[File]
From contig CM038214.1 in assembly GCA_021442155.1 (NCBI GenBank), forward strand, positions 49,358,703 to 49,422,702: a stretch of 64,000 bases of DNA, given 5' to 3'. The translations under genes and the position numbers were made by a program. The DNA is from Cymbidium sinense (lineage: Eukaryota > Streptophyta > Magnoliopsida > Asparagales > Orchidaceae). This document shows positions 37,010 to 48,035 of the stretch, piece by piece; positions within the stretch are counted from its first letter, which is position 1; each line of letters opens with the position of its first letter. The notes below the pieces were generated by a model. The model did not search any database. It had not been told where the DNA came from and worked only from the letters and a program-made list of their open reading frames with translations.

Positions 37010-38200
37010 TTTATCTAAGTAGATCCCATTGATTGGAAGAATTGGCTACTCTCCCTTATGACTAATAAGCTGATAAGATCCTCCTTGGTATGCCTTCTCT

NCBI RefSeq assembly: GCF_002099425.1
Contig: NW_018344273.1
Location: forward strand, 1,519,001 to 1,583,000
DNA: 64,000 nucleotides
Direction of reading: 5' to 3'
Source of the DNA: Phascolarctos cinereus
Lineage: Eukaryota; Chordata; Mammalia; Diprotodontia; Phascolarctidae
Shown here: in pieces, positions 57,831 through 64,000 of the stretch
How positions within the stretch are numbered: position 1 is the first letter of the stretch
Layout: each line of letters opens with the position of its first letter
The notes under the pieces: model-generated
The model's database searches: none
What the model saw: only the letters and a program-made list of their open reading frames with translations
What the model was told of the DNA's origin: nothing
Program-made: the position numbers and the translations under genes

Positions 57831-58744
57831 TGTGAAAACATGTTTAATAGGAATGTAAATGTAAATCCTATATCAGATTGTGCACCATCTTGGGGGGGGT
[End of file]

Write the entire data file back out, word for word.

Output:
From contig CM038214.1 in assembly GCA_021442155.1 (NCBI GenBank), forward strand, positions 49,358,703 to 49,422,702: a stretch of 64,000 bases of DNA, given 5' to 3'. The translations under genes and the position numbers were made by a program. The DNA is from Cymbidium sinense (lineage: Eukaryota > Streptophyta > Magnoliopsida > Asparagales > Orchidaceae). This document shows positions 37,010 to 48,035 of the stretch, piece by piece; positions within the stretch are counted from its first letter, which is position 1; each line of letters opens with the position of its first letter. The notes below the pieces were generated by a model. The model did not search any database. It had not been told where the DNA came from and worked only from the letters and a program-made list of their open reading frames with translations.

Positions 37010-38200
37010 TTTATCTAAGTAGATCCCATTGATTGGAAGAATTGGCTACTCTCCCTTATGACTAATAAGCTGATAAGATCCTCCTTGGTATGCCTTCTCT

NCBI RefSeq assembly: GCF_002099425.1
Contig: NW_018344273.1
Location: forward strand, 1,519,001 to 1,583,000
DNA: 64,000 nucleotides
Direction of reading: 5' to 3'
Source of the DNA: Phascolarctos cinereus
Lineage: Eukaryota; Chordata; Mammalia; Diprotodontia; Phascolarctidae
Shown here: in pieces, positions 57,831 through 64,000 of the stretch
How positions within the stretch are numbered: position 1 is the first letter of the stretch
Layout: each line of letters opens with the position of its first letter
The notes under the pieces: model-generated
The model's database searches: none
What the model saw: only the letters and a program-made list of their open reading frames with translations
What the model was told of the DNA's origin: nothing
Program-made: the position numbers and the translations under genes

Positions 57831-58744
57831 TGTGAAAACATGTTTAATAGGAATGTAAATGTAAATCCTATATCAGATTGTGCACCATCTTGGGGGGGGT